The Age Discrimination in Employment Act of 1967 (ADEA) protects individuals who are 40 years of age or older from employment discrimination based on age. The ADEA’s protections apply to both employees and job applicants. Under the ADEA, it is unlawful to discriminate against a person because of his/her age with respect to any term, condition, or privilege of employment, including hiring, firing, promotion, lay-off, compensation, benefits, job assignments, and training. The ADEA applies to employers with 20 or more employees, including state and local governments. It also applies to employment agencies and labor organizations, as well as to the federal government.
Recently, in Baker v. Macon Resources,Inc., 750 F.3d 674 (7th Cir. 2014), the United States Court of Appeals for the Seventh Circuit reversed the grant of summary judgment for the employer in an age discrimination case. The Court found that the employer treated a younger employee more leniently than the plaintiff for the same policy violation. Marga Baker, 56, worked as a caregiver for people with disabilities. Her employer, Macon Resources, Inc., had a written policy which required all employees who witnessed, heard of, or had reason to believe an incident of abuse or neglect had occurred to report the allegation to a supervisor. The employer found that Baker and Cross (a younger co-worker) had failed to report the abuse in violation of the policy. Baker was found to be an eye-witness to the abuse, and she was discharged. Cross, 39, was merely given a three-day suspension because the employer found that she had only received a report of abuse and had not actually witnessed it.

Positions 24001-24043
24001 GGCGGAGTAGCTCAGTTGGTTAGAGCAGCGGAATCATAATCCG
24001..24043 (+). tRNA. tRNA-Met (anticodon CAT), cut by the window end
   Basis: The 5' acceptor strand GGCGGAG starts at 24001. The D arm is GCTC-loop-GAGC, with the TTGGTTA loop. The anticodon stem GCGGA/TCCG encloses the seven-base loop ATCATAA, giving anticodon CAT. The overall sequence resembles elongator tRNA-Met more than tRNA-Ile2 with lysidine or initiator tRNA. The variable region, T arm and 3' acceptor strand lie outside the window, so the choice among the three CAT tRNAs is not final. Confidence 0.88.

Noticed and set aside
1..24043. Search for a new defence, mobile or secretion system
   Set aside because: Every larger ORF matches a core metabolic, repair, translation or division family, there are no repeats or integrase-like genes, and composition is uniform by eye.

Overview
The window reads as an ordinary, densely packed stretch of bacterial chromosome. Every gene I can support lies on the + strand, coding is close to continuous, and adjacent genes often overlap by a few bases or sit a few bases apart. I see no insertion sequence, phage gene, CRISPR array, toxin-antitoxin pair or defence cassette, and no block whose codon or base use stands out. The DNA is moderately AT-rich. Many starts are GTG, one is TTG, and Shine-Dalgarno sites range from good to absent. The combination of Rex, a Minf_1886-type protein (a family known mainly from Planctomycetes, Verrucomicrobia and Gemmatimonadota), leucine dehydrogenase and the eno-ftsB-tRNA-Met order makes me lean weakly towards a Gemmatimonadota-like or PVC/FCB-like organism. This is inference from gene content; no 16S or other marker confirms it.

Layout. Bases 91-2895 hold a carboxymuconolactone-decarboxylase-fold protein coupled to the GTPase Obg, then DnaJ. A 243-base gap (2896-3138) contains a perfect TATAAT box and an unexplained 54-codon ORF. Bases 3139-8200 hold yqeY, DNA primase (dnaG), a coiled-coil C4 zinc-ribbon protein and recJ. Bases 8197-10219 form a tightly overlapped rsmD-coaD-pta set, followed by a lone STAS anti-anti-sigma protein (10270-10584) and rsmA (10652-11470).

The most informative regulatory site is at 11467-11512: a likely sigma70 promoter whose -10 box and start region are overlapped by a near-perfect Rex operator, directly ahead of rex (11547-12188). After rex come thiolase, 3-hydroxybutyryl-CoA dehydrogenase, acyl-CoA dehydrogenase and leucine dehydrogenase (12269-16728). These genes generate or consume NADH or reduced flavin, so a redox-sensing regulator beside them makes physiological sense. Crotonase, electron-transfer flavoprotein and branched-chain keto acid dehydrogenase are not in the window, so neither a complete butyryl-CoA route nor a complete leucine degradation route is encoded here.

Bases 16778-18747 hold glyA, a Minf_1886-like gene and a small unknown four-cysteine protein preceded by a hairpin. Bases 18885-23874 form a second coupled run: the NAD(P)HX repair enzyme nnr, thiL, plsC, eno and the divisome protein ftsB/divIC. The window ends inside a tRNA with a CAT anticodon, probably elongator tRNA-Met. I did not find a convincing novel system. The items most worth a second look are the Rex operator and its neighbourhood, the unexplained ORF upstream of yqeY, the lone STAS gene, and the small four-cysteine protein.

In an ADA disparate discipline case, the inquiry is whether a younger employee engaged in similar misconduct, but received lighter punishment. The employer in Baker argued that, even if Baker and Cross are objectively similar, it permissibly treated Baker more harshly because the director believed it significant that only Baker “witnessed” abuse. Baker replied that the employer’s professed reliance on witnessing is pretextual. The Seventh Circuit found that Baker had supplied adequate evidence that Cross is a comparable worker who engaged in similar misconduct yet received lighter treatment. The court noted that the company’s policy drew no distinction in imposing a duty to report among those who “witness” abuse, those who are “told of” it, and those who have “reason to believe” it occurred. 750 F. 3d at 676. As a result, the court found that a jury may reasonably infer pretext from flagrant inaccuracies or inconsistencies in an employer’s proffered reason for an employment decision which plaintiff demonstrated here. The court also found that sufficient evidence existed of selective enforcement and investigation of the company’s disciplinary policy to establish pretext. Id. at 677.
Baker emphasizes the importance for employers to consistently investigate complaints and enforce their own disciplinary policies in order to avoid a finding of liability for employment discrimination based on disparate treatment.